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Nutrition: Supporting post-viral recovery – Nutrition consultancy for healthy body and mind
post viral fatigue

Supporting Post-Viral Recovery

A growing number of people are reporting ongoing symptoms after the acute phase of Covid-19. Post-viral recovery for many seems slow and ongoing. The main symptom being reported is debilitating fatigue; in some instance affecting the ability to work. Other post-viral symptoms include headaches, continued loss of smell, coughs, joint and muscle pain and issues with cognition or ‘fuzzy’ thinking. This is similar to the post-viral symptoms we have seen in some after Epstein-Barr virus otherwise known as glandular fever.

Post viral nutritional support involves helping the body to counteract the after-effects of the viral-immune response. It is likely that higher levels of inflammation and an over reaction by the immune system could lead to discomfort, fatigue and other symptoms.

During a viral attack the immune system releases chemicals.This immune response causes many of the symptoms we associate with viruses – fatigue, aches and pains and generally feeling unwell. Symptoms that persist in the longer term are a sign that the usual immune response has not returned to normal. Or it indicates that your body needs support with ‘cleaning up’ the damage caused.

Mounting an immune response is a nutrient-dependant process. Reserves of key minerals and vitamins are used in the process which can leave us compromised in the final recovery phase. The mitochondria in our cells produce energy and often viruses target these, compromising energy production and causing fatigue. Also, the side effect of fighting a virus is some degree of damage to the cells. This would also affect the ability to produce energy. This damage is known as oxidative stress and we need antioxidants from colourful vegetables, herbs and spices to deal with this. Alpha lipoid acid and co-enzyme Q10 are particularly useful for supporting energy production. Mitochondrial support is vital if fatigue is your main concern. An Organic Acid Test can identify if you have a need for specific nutrients associated with mitochondrial function.

Graded exercise is sometimes recommended for post-viral fatigue but this may not be helpful. Restorative exercise such as walking or yoga may be beneficial. Good quality sleep and adequate hydration is also needed to support recovery.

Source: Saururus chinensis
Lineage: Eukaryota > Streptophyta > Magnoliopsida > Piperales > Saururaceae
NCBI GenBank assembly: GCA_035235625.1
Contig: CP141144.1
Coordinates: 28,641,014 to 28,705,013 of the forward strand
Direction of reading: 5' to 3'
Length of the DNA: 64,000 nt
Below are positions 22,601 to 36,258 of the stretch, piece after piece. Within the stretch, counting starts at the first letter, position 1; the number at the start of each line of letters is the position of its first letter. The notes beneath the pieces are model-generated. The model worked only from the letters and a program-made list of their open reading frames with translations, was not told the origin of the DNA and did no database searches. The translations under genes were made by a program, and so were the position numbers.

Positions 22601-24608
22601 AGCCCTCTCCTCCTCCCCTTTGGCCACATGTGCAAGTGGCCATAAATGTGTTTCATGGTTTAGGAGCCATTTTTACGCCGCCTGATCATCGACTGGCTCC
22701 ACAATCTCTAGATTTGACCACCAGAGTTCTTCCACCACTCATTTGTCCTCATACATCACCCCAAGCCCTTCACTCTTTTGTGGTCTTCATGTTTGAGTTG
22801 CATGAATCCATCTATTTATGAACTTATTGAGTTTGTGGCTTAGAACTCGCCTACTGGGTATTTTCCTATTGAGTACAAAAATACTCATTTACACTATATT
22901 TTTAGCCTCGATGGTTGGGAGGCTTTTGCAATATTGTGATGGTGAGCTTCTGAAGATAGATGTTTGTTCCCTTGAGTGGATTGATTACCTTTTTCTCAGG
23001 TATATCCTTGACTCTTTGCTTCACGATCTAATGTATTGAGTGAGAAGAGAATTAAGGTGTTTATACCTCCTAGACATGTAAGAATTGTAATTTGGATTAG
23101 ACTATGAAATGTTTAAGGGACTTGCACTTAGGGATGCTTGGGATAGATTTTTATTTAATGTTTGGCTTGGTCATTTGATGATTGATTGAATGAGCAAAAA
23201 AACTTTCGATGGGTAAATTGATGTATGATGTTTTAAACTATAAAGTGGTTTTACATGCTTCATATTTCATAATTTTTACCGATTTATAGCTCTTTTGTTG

One of the key symptoms of Covid is loss of sense of smell and taste. This may be associated with inflammation of the sinuses. Measures to reduce this could be helpful. Another factor to consider is zinc status. One of the enzymes which is critical to maintain taste and smell function is a zinc dependent metalloenzyme called carbonic anhydrase (CA) VI. If zinc is not present in the body in adequate amounts and zinc deficiency occurs this enzyme does not function correctly and/or is not made in adequate amounts. We know that zinc is also needed to inhibit viruses. You can read here about common signs and symptoms of zinc deficiency.

For people who have lost their sense of smell, which in turn affects their taste, food can lose it’s appeal. Try to focus on the visual aspects of food by eating colourful vegetables. This will help you to get a good level of antioxidants to lower inflammation. You could also add strong flavours like ginger or lemon to your meals as these may provide a better sensory experience. We know that vitamin A is important for the health of mucous membranes as well as being a potent anti-viral support. Vitamin A also supports lung function.

We know that low levels of vitamin D make people more susceptible to viruses and this can also lead to inflammatory issues post-covid. Virus exposure can also raise vitamin D requirements. With this in mind it is worth getting your levels checked. You can do this through your GP or online. To ensure levels are optimal and remain so for a few months you would need a level above 80 n/mols. This is double the levels considered satisfactory by many GP’s so do check the figures on your test results. You can order a reasonably priced vitamin D bloodspot test from this lab in Birmingham.

A key vitamin for post-viral recovery is vitamin C. It helps lower inflammation, deal with oxidative stress and is anti-viral. Many of you may already be using this.In clients with post-viral recovery issues we would tend to use vitamin C in higher amounts for a therapeutic effect. The recommended daily amount (RDA) of vitamin C is probably not sufficient for full recovery. The powder form is generally best for therapeutic doses and a buffered form may be needed. Speak to your practitioner to find out if this approach would work for you.

We devise bespoke nutritional programmes to help individuals overcome their health issues. Get in touch to find out how we can help you.

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Author: Sarah Hanratty

Sarah is a specialist practitioner at the Brain Food Clinic. She has a degree in Nutritional Medicine and is a certified Gut and Psychology Syndrome Practitioner. Sarah helps people to overcome physical and mental health issues using bespoke nutritional protocols.

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